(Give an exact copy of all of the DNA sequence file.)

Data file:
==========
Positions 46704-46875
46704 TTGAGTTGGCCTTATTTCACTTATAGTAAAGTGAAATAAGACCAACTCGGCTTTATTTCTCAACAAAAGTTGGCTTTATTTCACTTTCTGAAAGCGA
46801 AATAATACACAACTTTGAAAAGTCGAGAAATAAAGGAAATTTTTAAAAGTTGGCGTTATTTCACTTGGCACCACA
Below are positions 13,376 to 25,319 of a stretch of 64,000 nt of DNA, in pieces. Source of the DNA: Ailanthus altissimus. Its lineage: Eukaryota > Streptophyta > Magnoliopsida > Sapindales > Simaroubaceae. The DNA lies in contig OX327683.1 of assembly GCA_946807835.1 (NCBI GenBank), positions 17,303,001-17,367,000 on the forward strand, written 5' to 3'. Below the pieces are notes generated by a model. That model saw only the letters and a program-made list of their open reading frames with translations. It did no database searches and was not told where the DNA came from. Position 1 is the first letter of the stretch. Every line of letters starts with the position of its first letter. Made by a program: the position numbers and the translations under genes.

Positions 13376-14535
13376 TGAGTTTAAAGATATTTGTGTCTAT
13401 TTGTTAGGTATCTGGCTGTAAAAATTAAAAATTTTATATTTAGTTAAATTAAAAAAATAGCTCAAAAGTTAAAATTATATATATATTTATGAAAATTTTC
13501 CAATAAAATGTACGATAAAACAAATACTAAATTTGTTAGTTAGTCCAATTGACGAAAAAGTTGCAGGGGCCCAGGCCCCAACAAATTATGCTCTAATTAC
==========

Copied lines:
Positions 46704-46875
46704 TTGAGTTGGCCTTATTTCACTTATAGTAAAGTGAAATAAGACCAACTCGGCTTTATTTCTCAACAAAAGTTGGCTTTATTTCACTTTCTGAAAGCGA
46801 AATAATACACAACTTTGAAAAGTCGAGAAATAAAGGAAATTTTTAAAAGTTGGCGTTATTTCACTTGGCACCACA
Below are positions 13,376 to 25,319 of a stretch of 64,000 nt of DNA, in pieces. Source of the DNA: Ailanthus altissimus. Its lineage: Eukaryota > Streptophyta > Magnoliopsida > Sapindales > Simaroubaceae. The DNA lies in contig OX327683.1 of assembly GCA_946807835.1 (NCBI GenBank), positions 17,303,001-17,367,000 on the forward strand, written 5' to 3'. Below the pieces are notes generated by a model. That model saw only the letters and a program-made list of their open reading frames with translations. It did no database searches and was not told where the DNA came from. Position 1 is the first letter of the stretch. Every line of letters starts with the position of its first letter. Made by a program: the position numbers and the translations under genes.

Positions 13376-14535
13376 TGAGTTTAAAGATATTTGTGTCTAT
13401 TTGTTAGGTATCTGGCTGTAAAAATTAAAAATTTTATATTTAGTTAAATTAAAAAAATAGCTCAAAAGTTAAAATTATATATATATTTATGAAAATTTTC
13501 CAATAAAATGTACGATAAAACAAATACTAAATTTGTTAGTTAGTCCAATTGACGAAAAAGTTGCAGGGGCCCAGGCCCCAACAAATTATGCTCTAATTAC